The Nepal Bardia Expedition 2019
Helen freefall parachutes, crews yachts and rides thoroughbreds; however, mounted on a 4 ton government elephant in the riverine scrub of the Bardia National Park in West Nepal, she had a totally new experience.
“Moving at a steady, lumbering gait we heard a low cough coming from a bush and then with a blood curdling roar a ten foot Royal Bengal Tigress charged us, fangs bared and making a hell of a din. Our elephant went into fast retreat leaving the huge cat snarling at us before it turned away and disappeared into the long grass. It was the most memorable sight of my life” said the tough Yorkshire lady “we presumed the tigress had cubs nearby and was simply being protective, however it was a once in a lifetime experience”.
This was the first of many encounters our expedition was to have with the “Queen of the Jungle” as the tiger are known.
The 20 strong expedition was carrying out wildlife counts and aiding the local community at the suggestion of the wildlife authorities in this remote park in the lowlands of Western Nepal. Our team included two doctors, a dentist, two retired nurses, a surveyor, a chemist, a retired police officer, a former banker, and engineer and a fingerprint expert.
Co-ordinating the wildlife study was environmentalist Professor Alastair Driver of Exeter University. We also had a young lady from Dorset who plans to be a wildlife photographer.
Our ages varied from 23 to 82 and most had been together on previous expeditions elsewhere in the world.
Mounted on five government domestic elephants kindly provided by the Park Director and 3 four wheel drive cars, they spent nine days combing the sal forests, jungle and grasslands.
A splendid tented camp had been set up by nature lover Rajan Chaudhary and his pals who are dedicated to the conservation of the fauna and flora of the area and acted as our guides. They pride themselves on knowing the names of all the birds, mammal and reptiles of this unique 1500 square kilometre park. Now they have formed themselves into the Bardia Nature Conservation Club (BNCC) to support the Wildlife Department and protect the park. Part of their programme is to educate the local children, many of whom have never actually been inside the park, to protect the animals and in particular to curb poaching.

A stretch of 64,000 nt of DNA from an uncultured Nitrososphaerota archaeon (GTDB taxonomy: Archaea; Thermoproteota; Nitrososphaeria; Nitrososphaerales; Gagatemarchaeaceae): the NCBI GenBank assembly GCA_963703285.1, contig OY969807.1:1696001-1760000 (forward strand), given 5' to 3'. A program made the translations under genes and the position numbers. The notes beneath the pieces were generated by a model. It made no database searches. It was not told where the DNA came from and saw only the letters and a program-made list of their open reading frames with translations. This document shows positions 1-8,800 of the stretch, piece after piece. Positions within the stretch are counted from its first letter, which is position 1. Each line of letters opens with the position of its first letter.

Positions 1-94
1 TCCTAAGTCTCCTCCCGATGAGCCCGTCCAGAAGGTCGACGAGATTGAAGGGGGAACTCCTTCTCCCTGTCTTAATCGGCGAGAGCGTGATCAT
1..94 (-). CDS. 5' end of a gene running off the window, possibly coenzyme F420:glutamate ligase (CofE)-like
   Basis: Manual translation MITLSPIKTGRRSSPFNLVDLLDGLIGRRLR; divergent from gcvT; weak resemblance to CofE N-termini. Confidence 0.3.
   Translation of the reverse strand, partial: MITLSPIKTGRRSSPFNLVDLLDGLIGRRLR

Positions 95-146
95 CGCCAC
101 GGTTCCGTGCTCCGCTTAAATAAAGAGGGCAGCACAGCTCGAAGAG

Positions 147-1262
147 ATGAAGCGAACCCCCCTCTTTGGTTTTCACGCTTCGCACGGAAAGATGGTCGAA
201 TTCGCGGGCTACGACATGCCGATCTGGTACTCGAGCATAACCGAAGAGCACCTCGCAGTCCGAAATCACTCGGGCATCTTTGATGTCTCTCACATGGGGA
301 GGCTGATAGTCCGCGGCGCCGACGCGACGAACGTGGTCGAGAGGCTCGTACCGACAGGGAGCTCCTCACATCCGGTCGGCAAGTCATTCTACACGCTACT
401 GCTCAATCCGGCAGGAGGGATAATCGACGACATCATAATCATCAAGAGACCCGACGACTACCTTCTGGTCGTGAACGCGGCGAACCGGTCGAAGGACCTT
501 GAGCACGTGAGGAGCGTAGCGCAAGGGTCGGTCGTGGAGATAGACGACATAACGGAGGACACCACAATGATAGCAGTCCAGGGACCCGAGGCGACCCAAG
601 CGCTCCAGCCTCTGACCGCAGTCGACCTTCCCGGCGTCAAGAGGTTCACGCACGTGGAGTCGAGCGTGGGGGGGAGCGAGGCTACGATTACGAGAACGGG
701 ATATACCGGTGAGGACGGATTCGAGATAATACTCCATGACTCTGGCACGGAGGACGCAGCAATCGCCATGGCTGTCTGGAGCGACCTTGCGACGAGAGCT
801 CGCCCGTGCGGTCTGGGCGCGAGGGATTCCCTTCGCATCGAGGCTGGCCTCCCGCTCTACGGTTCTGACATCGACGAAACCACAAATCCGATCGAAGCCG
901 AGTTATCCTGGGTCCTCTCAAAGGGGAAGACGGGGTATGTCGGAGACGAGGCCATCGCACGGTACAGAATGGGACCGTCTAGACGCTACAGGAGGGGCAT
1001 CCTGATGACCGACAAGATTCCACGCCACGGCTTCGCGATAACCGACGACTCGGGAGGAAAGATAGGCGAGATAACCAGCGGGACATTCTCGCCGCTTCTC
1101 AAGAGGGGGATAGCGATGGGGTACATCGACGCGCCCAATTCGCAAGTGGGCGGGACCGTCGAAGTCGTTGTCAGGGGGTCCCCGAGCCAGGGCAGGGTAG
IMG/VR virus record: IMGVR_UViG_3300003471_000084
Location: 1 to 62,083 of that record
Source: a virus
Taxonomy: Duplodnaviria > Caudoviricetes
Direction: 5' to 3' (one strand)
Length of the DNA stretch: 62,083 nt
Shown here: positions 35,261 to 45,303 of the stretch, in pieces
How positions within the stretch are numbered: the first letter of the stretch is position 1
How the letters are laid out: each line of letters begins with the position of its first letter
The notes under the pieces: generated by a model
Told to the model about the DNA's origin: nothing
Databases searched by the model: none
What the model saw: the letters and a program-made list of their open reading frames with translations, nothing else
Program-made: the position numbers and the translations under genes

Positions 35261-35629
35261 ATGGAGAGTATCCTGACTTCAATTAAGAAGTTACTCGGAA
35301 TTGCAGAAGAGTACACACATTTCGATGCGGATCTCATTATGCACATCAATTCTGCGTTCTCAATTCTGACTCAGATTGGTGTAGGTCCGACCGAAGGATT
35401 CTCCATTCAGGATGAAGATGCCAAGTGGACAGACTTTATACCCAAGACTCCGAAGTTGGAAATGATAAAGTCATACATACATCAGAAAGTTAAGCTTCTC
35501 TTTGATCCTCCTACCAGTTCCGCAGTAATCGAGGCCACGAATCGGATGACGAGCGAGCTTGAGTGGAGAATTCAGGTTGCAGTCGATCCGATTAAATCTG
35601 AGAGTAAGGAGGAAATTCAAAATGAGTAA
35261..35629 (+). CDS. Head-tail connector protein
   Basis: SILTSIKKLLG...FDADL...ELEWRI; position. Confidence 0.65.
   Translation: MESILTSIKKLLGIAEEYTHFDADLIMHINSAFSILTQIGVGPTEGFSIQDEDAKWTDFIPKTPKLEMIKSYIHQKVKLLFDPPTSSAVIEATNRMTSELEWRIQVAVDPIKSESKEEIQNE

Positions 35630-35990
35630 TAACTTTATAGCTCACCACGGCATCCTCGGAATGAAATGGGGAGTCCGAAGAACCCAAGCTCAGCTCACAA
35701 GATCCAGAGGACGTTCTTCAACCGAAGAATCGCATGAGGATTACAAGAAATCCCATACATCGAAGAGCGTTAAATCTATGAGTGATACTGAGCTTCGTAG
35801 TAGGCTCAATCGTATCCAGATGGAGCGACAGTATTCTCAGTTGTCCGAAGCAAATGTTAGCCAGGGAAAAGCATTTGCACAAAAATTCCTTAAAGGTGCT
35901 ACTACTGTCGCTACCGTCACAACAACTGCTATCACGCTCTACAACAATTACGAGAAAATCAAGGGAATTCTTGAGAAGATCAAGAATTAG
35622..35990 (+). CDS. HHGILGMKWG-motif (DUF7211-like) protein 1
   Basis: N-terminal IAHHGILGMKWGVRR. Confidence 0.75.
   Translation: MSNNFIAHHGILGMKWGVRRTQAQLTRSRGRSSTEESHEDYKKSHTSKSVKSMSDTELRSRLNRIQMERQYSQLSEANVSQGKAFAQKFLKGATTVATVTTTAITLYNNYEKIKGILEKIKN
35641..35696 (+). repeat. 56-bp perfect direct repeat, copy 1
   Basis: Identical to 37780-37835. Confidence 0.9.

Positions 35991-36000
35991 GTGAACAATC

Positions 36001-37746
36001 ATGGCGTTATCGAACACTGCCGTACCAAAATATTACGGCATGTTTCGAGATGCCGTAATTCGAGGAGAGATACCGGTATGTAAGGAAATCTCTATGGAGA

Thus it was Rajan’s suggestion that the team undertook to refurbish and re-equip a primary school. Thanks to the generous help of the Newport Uskmouth Rotary Club and members of the Scientific Exploration Society funds were raised for this. The novelist, Anna Nicholas, a former trustee of the Society even ran a marathon to bring in money.
Dr João Branco, a Portuguese dentist who had also been with us on the 2018 expedition in Kenya joined us again and ran clinics, extracting some 70 teeth from people who rarely see a dentist. We also gave out reading glasses to those in need.
The population of tiger certainly seems to have increased since our 2012 expedition and we also located some fine one-horned Indian rhinos. Strangely the large wild elephants for which Bardia is famous were not as evident. We did find two tuskers with the same domed heads similar to the legendary giant elephant Raja Gaj that we had first located in 1992, that was mistakenly thought to be a mammoth. However we were not able to find the main herd and especially cows and believe they have possibly moved into the Eastern extension of the park which we were unable to cover in the time available.